Tuesday, May 26, 2009

Ecofrugality

It occurred to me that there ought to be a term--"ecofrugal"--for people who routinely do things that both save money and help the environment. Some folks may be doing these things primarily to be green, while others want chiefly to keep more green stuff in their pockets, but the result is the same in both cases: a healthier planet and a healthier bank balance.

I Googled the term to see if anyone else was using it this way, and I got a few hits, but they seemed kind of scattered. For example, Frugal Village has an article on "Eco Frugality" (two words), which cites some well-known thrifty practices that "run parallel with green living." An article on reusing household items from a site called Gomestic uses the term "eco-frugal" with a hyphen, and someone calling herself grrlscout224 has posted a photo set on Flickr with the title "ecofrugal." And there is also a recently created blog titled "The EcoFrugal," which as yet has a grand total of one entry. But so far, the use of the term seems fairly haphazard. It doesn't seem to have gained much popular currency.

The only source I found that offered anything like a definition of the term was an article on "Eco-Bounty" at trendwatching.com, which noted that many manufacturers are seeking to shift the image of their products "from ‘worthy but expensive’ to ‘cheap and, oh yes, worthy’" in order to attract both "cash-strapped consumers...going out of their way to save money" and "consumers [who] are still primarily interested in sustainable consumption, but no longer willing or able to pay the usual premiums." It cited as examples the new Zoe and Zac line at Payless and the Mini, which is now being marketed as a planet-friendly car that's cheap to run.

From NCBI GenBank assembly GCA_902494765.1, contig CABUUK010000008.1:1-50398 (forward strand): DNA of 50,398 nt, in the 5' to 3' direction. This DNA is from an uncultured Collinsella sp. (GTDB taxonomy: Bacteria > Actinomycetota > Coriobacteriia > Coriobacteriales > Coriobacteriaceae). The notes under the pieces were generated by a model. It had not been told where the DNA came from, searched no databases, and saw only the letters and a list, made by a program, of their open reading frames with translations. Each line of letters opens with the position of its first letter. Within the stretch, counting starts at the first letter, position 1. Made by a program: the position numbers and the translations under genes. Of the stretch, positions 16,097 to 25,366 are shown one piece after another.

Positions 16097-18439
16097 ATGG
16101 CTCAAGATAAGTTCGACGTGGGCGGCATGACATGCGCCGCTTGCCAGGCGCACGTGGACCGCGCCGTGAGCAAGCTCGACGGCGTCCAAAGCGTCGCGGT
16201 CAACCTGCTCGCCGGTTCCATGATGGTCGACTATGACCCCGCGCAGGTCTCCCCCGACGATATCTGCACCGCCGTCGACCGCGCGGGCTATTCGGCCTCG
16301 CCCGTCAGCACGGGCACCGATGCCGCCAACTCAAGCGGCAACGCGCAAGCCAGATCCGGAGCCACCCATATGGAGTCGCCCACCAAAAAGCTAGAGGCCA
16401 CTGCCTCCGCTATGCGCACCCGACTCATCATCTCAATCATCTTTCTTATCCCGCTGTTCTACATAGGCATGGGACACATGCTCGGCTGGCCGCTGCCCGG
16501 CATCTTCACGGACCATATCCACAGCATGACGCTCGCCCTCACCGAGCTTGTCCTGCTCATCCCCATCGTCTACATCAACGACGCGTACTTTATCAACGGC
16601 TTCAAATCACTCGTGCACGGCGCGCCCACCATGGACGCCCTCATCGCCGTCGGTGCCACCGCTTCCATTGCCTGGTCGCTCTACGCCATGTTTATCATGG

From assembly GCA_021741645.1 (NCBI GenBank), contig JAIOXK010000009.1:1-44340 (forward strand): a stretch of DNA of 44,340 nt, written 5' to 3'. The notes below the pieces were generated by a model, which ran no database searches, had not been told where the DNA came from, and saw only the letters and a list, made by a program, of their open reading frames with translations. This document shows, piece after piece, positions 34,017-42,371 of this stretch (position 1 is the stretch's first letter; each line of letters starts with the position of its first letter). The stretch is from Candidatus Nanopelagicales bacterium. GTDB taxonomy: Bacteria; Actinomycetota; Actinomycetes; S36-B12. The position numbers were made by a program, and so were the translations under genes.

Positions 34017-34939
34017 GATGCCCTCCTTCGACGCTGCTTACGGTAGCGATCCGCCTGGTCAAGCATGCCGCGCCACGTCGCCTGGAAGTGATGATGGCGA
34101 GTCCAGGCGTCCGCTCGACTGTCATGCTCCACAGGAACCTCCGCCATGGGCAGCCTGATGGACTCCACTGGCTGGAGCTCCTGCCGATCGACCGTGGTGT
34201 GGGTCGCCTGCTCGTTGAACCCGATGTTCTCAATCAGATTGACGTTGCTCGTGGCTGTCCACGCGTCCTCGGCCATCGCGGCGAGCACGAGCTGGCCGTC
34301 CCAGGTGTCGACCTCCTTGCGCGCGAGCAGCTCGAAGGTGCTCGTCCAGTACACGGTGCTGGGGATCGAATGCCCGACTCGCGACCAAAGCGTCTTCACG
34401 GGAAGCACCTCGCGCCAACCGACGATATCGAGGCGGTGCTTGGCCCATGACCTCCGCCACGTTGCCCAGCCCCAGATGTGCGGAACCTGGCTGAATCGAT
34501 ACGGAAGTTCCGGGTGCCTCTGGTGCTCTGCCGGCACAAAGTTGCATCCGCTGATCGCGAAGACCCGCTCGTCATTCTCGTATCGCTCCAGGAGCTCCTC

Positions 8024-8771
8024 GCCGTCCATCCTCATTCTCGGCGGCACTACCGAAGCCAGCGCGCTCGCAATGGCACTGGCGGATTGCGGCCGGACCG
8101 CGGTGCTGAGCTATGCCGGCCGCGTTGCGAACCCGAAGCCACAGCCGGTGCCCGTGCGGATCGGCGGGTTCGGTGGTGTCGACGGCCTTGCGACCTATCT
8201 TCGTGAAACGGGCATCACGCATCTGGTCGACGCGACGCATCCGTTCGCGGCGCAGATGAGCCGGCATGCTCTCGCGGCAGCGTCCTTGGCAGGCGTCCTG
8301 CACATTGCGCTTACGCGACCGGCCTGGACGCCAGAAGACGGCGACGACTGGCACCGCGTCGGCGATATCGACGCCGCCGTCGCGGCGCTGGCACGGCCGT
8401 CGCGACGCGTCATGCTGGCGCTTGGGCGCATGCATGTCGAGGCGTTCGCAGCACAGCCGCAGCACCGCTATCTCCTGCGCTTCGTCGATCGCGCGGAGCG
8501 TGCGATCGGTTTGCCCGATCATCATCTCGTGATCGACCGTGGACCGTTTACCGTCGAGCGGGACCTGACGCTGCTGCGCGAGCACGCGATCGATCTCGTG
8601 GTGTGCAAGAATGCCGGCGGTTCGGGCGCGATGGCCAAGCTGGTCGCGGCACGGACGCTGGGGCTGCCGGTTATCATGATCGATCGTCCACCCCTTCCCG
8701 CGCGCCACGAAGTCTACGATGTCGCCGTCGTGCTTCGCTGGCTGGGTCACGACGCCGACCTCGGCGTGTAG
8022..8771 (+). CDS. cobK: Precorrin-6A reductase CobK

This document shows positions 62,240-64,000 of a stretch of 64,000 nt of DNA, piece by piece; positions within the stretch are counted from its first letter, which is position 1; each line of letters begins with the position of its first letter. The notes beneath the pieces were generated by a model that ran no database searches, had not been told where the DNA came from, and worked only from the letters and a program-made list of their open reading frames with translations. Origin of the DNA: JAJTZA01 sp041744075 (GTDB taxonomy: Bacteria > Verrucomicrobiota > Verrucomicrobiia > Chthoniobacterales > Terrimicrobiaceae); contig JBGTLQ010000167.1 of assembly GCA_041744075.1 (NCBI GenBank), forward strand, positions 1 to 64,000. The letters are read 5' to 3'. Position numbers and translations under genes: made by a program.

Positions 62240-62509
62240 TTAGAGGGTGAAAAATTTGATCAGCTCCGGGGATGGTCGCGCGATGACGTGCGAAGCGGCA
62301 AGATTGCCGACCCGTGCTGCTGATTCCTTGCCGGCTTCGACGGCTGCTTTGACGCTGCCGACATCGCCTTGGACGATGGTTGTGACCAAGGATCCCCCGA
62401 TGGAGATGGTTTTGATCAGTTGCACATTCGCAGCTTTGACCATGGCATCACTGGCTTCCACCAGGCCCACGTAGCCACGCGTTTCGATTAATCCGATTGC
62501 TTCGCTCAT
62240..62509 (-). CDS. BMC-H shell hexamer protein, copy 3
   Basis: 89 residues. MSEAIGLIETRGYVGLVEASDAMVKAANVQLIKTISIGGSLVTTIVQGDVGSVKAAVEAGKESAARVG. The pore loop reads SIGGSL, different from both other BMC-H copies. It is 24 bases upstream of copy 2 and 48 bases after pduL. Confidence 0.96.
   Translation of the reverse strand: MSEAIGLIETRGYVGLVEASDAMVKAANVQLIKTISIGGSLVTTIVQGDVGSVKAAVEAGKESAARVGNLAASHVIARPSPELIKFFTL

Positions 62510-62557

Which is all well and good, but a bit incomplete as a philosophy. The products you buy can be a part of an ecofrugal lifestyle, but they're not the only part, nor even necessarily the most important part. In fact, I'd venture to suggest that ecofrugality has more to do with not buying stuff. It's about thinking before you make a purchase: "Do I need this? Will it really make me happier? Could I repair the old one instead of replacing it? Could I make do with something else I already have? Could I borrow it from a friend, take it out of the library, get a secondhand one on Freecyle or Craigslist?" Only after thinking through these questions do the ecofrugal start balancing considerations of price and pollution.

The point I'd like to make about ecofrugality is that it's really a single ideal, not just two unrelated ideals that sometimes go together. A sustainable lifestyle isn't really sustainable if you have to go into debt to maintain it; a frugal lifestyle isn't really frugal if it wastes natural resources. And in most cases, the eco-conscious choice is also the wallet-conscious one. Most of the money-saving trends I cited in my April 11 entry are green trends as well. More people may be adopting these measures now as a way to save money, but as they become more mindful about how they live, they may discover they value the environmental benefits just as much as the financial ones. In the end, this recession might just turn out to be the dawning of the age of ecofrugality.
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